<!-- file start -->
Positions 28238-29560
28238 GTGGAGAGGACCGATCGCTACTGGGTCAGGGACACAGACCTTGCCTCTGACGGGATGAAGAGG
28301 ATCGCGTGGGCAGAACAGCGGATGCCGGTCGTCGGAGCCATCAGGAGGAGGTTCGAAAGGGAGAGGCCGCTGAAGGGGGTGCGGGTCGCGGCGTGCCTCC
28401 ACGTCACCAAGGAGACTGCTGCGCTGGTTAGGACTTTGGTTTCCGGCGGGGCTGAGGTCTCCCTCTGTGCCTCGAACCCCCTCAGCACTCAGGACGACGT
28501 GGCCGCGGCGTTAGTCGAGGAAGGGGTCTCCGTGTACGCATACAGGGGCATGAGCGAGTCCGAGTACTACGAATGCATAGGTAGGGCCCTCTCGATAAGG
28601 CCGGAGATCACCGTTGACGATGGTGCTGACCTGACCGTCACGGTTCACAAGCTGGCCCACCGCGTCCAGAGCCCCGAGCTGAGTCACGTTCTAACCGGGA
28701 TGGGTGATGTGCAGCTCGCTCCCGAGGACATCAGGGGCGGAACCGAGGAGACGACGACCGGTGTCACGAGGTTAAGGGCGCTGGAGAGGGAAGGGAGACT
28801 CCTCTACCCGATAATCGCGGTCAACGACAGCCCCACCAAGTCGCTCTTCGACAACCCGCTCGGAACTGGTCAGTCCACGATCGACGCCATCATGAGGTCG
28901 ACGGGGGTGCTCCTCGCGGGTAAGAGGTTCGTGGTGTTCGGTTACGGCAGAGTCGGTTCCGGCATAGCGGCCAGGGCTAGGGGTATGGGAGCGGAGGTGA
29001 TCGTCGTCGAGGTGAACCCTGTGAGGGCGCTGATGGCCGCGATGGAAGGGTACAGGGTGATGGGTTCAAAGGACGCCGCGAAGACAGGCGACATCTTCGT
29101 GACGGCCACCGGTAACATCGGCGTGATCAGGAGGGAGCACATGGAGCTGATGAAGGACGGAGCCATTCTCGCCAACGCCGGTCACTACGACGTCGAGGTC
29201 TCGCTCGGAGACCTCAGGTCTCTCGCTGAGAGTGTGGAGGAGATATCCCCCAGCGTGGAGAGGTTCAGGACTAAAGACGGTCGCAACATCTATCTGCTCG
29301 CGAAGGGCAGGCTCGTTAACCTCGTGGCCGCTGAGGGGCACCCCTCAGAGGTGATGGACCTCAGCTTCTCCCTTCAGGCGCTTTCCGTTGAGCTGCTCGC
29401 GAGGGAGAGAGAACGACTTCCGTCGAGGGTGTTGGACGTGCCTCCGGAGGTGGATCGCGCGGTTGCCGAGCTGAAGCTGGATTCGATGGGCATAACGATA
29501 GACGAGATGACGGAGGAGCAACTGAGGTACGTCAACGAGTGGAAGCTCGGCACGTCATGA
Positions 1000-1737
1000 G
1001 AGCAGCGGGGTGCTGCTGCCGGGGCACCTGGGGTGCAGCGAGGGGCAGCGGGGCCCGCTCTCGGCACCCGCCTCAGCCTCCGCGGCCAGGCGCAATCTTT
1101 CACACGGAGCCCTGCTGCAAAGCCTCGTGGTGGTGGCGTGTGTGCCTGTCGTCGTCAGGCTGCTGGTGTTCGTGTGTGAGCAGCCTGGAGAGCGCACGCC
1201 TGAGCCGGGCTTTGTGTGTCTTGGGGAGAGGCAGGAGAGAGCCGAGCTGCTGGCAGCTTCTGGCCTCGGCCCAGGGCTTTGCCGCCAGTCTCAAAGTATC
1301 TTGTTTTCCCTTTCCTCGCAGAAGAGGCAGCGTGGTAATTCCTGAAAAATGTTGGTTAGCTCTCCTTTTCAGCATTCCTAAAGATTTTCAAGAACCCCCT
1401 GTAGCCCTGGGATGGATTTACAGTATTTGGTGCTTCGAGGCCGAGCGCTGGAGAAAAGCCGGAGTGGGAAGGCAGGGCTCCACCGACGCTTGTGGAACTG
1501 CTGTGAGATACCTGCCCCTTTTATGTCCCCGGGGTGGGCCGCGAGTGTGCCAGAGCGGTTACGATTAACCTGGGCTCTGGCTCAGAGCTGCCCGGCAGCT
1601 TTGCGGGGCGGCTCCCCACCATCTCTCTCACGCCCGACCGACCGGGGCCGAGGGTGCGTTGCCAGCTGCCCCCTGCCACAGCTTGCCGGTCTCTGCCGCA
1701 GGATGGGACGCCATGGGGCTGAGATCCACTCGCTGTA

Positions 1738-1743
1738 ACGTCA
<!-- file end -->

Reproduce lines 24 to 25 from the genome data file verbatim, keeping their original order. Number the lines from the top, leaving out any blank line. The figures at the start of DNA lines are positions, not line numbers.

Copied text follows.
1601 TTGCGGGGCGGCTCCCCACCATCTCTCTCACGCCCGACCGACCGGGGCCGAGGGTGCGTTGCCAGCTGCCCCCTGCCACAGCTTGCCGGTCTCTGCCGCA
1701 GGATGGGACGCCATGGGGCTGAGATCCACTCGCTGTA